Now that doesn’t mean that everything in the house must be done with awareness of Hashem or else you don’t do it. We are human beings and we try our best. But at least we should always try to add such an attitude into our home life as much as we can. We are marrying, we are moving into a home, we are raising children all in order laavod es Hashem. And whatever we do in our home, even gashmiyus sh’bigashmiyus, even the joy, the physical fun in the home is intended to enhance the status of that home as a place of the service of Hashem.
And as the years pass by, the ideal grows upon you and it becomes a stronger and stronger part of your personality until finally, before you realize it, it occupies a very big part of your home. And your home is transformed from a house into the Torah home that Hashem desires from you.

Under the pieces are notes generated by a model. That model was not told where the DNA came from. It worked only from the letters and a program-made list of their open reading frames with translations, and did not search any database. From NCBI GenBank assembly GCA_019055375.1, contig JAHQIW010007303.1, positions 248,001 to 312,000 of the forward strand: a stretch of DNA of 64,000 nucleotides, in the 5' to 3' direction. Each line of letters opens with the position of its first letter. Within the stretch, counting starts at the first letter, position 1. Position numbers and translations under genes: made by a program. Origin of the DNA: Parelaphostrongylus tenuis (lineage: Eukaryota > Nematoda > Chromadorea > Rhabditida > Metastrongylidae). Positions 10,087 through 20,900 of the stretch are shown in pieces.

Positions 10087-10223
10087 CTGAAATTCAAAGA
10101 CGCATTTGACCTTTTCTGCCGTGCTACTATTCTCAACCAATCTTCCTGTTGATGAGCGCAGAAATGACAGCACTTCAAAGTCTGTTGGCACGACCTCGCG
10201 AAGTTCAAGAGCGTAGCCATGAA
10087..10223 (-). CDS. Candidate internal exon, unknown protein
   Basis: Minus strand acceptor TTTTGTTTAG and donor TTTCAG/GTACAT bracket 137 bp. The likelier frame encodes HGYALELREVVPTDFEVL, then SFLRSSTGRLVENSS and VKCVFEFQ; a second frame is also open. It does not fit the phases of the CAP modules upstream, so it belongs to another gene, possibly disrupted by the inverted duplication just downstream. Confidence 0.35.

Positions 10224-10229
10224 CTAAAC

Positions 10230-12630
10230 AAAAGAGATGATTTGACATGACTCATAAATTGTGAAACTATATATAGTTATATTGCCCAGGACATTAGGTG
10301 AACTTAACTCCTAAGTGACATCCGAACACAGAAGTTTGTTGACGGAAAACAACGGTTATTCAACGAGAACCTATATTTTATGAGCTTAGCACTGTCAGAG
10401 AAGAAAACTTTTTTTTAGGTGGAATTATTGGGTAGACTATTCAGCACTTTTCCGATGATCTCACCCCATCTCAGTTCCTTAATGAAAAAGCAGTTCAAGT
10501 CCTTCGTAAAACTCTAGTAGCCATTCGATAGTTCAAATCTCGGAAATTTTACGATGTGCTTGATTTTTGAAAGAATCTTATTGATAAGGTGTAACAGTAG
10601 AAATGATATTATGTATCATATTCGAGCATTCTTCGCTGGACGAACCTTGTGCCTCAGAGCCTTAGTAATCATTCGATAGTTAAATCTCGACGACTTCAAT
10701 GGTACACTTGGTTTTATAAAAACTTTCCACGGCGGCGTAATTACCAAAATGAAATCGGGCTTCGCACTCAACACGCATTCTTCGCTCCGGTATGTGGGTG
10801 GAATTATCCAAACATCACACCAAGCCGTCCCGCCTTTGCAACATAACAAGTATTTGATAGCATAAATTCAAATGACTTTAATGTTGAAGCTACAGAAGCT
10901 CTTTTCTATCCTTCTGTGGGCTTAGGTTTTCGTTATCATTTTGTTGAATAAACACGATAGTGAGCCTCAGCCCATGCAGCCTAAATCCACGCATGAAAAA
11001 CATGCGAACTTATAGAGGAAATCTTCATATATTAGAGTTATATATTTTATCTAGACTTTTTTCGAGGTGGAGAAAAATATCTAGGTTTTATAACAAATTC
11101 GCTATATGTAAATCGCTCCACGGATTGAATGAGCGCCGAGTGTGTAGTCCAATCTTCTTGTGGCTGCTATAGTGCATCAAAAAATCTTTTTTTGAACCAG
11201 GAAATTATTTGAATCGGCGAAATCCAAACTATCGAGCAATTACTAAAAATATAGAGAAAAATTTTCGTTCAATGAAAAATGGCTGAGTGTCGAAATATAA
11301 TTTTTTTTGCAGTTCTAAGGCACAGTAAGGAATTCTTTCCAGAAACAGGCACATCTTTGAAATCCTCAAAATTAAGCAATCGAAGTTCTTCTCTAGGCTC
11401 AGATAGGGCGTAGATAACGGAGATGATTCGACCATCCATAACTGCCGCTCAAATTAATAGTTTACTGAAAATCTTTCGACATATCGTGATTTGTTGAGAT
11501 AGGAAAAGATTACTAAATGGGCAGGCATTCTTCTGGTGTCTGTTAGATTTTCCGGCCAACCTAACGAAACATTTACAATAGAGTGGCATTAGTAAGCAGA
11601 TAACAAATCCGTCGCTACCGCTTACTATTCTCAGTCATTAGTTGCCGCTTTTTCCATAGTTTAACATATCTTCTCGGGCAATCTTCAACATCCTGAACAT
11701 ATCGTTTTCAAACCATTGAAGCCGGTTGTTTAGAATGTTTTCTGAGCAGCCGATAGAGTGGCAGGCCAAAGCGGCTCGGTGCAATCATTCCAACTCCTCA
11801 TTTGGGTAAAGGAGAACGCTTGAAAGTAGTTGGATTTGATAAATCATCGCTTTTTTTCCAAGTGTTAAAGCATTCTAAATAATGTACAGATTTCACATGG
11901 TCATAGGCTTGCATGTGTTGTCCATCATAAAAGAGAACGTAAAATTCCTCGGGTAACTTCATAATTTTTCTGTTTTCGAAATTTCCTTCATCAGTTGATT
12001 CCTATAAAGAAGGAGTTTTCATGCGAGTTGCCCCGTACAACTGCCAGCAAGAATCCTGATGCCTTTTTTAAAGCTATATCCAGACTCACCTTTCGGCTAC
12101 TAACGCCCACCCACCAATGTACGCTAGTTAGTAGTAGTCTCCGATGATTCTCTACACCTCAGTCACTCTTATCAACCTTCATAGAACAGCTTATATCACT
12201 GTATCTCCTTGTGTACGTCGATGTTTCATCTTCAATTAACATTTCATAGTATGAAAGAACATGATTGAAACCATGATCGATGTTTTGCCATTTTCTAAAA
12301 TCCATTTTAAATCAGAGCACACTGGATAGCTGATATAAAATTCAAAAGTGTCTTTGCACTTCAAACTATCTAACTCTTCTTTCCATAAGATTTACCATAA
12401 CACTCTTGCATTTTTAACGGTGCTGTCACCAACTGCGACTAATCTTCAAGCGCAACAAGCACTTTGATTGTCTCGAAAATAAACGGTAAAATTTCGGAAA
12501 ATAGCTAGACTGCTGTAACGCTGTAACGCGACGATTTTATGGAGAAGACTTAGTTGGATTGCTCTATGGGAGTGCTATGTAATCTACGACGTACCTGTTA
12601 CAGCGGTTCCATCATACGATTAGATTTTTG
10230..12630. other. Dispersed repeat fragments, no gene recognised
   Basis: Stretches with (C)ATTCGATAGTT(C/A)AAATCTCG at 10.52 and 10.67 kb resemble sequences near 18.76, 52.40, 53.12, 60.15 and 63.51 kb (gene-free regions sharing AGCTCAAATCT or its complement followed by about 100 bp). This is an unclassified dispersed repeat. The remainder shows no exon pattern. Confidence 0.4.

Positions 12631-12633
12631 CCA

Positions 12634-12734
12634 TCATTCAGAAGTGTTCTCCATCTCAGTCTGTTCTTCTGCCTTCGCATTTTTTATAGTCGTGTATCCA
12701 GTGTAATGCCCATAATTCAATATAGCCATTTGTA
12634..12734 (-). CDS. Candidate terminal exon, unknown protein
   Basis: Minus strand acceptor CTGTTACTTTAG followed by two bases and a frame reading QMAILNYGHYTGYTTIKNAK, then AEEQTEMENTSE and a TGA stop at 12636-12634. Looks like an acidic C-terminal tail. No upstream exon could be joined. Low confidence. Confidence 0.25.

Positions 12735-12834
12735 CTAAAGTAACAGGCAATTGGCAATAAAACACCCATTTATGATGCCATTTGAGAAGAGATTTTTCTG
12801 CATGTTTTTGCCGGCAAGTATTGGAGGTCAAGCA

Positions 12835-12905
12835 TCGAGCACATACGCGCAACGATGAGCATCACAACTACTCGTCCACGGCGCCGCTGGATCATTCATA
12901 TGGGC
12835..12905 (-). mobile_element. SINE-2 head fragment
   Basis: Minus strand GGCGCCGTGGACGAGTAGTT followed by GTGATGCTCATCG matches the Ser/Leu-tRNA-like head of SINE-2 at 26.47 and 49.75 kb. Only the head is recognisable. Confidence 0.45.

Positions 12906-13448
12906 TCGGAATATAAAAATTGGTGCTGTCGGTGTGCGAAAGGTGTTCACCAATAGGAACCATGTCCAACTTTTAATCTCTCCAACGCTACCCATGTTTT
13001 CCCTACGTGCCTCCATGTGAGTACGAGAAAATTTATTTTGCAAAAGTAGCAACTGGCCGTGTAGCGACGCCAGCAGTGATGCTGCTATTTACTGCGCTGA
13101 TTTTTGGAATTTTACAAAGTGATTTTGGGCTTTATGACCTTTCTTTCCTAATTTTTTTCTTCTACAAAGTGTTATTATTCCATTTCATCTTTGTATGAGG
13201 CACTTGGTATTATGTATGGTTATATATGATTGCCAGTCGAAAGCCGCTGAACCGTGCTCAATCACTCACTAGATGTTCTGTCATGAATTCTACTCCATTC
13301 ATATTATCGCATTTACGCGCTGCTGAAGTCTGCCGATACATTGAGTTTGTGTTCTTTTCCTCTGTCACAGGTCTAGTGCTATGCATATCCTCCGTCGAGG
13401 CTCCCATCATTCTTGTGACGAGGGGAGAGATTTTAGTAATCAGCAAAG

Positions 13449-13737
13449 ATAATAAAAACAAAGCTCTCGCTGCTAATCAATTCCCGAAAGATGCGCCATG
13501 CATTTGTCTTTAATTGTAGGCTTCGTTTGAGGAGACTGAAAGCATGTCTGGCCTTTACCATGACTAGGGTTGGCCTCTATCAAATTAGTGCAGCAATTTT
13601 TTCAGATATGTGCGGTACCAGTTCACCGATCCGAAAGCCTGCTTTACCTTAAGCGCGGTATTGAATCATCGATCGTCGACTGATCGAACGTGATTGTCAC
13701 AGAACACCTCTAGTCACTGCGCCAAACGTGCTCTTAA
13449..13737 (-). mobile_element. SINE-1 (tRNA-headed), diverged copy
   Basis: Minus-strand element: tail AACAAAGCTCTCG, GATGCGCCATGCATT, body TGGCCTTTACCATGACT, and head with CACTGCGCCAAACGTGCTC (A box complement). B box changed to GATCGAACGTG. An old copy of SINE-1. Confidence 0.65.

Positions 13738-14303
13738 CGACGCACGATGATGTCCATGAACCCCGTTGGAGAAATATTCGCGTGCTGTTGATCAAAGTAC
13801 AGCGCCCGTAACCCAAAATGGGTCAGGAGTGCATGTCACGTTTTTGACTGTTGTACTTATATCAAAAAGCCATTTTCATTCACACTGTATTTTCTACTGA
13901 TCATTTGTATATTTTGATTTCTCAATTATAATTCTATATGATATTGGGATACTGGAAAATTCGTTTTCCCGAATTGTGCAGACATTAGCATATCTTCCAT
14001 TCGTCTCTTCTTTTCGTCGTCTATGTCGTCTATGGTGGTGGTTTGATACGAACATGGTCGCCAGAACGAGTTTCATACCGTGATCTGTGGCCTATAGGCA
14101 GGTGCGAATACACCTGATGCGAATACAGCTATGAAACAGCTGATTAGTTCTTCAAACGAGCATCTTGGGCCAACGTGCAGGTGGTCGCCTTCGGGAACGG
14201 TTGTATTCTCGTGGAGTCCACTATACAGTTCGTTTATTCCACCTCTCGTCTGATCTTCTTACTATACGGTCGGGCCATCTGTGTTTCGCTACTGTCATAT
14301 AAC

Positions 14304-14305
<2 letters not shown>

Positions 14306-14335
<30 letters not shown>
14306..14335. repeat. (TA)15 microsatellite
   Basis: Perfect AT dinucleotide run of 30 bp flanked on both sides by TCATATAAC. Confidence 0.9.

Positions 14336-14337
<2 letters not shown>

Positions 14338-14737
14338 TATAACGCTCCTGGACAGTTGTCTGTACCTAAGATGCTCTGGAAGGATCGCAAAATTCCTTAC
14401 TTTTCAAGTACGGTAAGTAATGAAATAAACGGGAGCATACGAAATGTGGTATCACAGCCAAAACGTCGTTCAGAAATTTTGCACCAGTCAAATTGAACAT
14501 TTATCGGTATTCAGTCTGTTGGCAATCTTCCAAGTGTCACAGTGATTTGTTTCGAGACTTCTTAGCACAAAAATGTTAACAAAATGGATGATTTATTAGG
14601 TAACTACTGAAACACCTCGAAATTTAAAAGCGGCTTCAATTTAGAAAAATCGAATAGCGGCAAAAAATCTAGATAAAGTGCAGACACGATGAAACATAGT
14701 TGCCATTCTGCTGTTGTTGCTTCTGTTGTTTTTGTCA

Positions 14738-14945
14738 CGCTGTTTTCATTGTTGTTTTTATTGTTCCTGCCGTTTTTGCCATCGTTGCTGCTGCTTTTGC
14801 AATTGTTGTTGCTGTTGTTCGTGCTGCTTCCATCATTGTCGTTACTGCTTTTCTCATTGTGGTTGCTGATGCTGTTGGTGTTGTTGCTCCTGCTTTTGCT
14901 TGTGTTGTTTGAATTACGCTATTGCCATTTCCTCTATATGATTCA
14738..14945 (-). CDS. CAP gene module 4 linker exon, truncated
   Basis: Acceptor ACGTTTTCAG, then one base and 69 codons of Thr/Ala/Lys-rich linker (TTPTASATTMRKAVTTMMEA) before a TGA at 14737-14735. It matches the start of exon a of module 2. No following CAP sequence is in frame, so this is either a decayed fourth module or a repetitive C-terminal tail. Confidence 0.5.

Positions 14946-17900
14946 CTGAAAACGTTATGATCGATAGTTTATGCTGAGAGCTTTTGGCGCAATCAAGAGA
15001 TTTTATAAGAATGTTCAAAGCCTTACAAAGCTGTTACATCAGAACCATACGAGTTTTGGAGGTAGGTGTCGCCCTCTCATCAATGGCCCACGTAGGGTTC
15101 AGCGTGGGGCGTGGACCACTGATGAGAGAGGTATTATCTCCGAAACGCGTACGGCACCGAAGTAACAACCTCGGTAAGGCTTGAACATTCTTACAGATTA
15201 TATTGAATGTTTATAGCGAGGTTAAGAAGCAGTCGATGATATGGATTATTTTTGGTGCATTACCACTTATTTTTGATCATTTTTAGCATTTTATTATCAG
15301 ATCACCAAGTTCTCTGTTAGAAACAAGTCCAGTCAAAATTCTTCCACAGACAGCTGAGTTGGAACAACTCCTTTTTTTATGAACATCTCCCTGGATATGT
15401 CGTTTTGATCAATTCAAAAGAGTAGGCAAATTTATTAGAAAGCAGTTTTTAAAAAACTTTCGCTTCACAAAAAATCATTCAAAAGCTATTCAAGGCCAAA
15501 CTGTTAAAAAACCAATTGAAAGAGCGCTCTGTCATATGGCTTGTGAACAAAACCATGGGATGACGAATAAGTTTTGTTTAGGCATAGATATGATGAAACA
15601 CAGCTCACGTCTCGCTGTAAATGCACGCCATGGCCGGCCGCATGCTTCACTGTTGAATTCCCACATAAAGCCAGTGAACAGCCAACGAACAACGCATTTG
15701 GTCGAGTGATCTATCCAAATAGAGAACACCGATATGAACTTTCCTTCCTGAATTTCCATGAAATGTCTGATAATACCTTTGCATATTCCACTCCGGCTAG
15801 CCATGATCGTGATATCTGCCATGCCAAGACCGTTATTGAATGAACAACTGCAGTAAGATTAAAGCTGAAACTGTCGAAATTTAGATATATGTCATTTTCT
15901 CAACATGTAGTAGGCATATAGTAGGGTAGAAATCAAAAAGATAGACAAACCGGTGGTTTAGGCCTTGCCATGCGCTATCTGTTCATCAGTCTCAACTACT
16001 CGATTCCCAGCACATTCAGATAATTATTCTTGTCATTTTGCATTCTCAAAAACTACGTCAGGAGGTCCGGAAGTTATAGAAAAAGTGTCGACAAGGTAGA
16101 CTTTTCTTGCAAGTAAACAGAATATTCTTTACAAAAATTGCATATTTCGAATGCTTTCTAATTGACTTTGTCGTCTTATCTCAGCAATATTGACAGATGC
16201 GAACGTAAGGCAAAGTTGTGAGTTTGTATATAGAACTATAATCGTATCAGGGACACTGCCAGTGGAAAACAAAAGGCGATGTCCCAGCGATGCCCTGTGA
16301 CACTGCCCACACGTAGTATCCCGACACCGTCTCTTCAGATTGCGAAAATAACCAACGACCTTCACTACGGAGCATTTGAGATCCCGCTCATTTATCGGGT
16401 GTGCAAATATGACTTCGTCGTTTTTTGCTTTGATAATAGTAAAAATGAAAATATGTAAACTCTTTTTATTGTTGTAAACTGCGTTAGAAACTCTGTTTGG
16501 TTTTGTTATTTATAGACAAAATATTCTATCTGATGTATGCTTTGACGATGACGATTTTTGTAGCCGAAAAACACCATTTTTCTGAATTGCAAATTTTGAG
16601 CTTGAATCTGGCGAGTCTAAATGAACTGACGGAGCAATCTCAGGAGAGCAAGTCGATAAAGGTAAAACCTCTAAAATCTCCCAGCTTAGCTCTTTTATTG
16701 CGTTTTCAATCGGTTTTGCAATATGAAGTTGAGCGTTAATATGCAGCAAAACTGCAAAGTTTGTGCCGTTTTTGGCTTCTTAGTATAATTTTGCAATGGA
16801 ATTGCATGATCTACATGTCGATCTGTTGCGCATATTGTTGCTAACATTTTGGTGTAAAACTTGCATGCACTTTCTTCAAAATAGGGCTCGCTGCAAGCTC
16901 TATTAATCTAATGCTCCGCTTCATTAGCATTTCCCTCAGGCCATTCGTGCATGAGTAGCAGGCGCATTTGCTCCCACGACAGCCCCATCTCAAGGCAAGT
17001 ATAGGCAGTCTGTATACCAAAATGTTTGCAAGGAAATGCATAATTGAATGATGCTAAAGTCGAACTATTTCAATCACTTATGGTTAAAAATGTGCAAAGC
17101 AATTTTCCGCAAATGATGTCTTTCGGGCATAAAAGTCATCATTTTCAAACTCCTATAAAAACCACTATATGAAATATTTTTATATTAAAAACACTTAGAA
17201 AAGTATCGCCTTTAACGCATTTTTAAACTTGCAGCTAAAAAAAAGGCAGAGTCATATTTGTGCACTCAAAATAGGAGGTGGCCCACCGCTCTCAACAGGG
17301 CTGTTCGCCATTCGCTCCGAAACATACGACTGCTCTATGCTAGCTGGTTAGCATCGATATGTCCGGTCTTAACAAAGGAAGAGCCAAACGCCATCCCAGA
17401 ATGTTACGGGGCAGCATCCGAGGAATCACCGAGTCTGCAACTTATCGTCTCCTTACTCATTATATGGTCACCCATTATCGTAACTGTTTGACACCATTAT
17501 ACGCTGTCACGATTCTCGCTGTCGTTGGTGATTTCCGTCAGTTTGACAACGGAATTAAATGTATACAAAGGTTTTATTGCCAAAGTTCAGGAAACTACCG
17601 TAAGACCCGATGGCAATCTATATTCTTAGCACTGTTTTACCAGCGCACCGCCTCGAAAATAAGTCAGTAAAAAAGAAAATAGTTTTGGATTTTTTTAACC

A PLACE OF MITZVOS
Now when we talk about making our own tents, our own homes, into Torah homes, it’s good to speak about some details, to suggest some of the ideals that are required to accomplish in this career. In order that it shouldn’t remain just empty words we have to put in some descriptions of what is considered the ideals of Hakodosh Boruch Hu.
Of course first and foremost a Torah home is a place of mitzvos. We should teach our children – and that means we must teach ourselves first – that it’s in the home where you can do mitzvos more easily. It’s not merely that sometimes there are opportunities for mitzvos; no, mitzvos are always readily available in the house. There are thousands of mitzvos that can be gained in a house that is being constructed on the foundation of Ma’amad Har Sinai.
DON’T DO MITZVOS – LOVE MITZVOS